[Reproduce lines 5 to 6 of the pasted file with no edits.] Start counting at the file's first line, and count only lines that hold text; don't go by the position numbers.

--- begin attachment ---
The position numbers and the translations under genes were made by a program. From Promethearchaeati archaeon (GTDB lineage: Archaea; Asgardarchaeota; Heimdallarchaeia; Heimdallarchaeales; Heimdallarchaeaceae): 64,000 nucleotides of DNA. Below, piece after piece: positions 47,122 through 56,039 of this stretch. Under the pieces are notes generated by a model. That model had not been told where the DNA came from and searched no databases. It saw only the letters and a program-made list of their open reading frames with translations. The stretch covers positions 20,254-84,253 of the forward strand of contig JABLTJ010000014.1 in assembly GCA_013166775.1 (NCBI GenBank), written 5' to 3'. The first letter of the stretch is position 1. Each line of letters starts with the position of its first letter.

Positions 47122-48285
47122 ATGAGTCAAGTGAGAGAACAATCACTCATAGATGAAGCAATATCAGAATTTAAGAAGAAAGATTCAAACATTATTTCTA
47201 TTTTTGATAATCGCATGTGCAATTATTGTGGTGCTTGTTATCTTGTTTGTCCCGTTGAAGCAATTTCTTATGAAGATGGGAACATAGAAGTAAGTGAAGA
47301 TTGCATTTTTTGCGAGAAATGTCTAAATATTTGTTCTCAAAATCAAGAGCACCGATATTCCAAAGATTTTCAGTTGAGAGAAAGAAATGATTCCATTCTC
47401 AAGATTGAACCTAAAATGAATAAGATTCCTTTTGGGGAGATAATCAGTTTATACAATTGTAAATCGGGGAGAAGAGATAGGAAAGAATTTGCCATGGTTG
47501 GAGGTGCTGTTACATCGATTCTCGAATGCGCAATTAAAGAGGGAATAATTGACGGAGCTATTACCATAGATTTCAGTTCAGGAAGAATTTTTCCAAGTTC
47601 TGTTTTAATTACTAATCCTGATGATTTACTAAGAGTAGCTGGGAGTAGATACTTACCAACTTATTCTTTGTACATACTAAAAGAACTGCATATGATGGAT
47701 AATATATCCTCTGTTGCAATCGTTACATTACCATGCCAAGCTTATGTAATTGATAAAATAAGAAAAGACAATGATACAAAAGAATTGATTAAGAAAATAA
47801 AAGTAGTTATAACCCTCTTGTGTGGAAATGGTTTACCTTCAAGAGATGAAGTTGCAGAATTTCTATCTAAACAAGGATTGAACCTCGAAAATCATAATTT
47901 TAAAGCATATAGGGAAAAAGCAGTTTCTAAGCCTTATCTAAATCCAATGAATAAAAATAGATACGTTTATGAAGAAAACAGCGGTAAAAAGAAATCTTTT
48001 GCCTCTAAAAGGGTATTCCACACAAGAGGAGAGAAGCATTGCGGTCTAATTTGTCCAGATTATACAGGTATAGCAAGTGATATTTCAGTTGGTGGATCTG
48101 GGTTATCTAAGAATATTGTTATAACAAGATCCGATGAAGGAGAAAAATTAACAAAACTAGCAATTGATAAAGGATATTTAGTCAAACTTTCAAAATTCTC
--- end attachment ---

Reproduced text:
47301 TTGCATTTTTTGCGAGAAATGTCTAAATATTTGTTCTCAAAATCAAGAGCACCGATATTCCAAAGATTTTCAGTTGAGAGAAAGAAATGATTCCATTCTC
47401 AAGATTGAACCTAAAATGAATAAGATTCCTTTTGGGGAGATAATCAGTTTATACAATTGTAAATCGGGGAGAAGAGATAGGAAAGAATTTGCCATGGTTG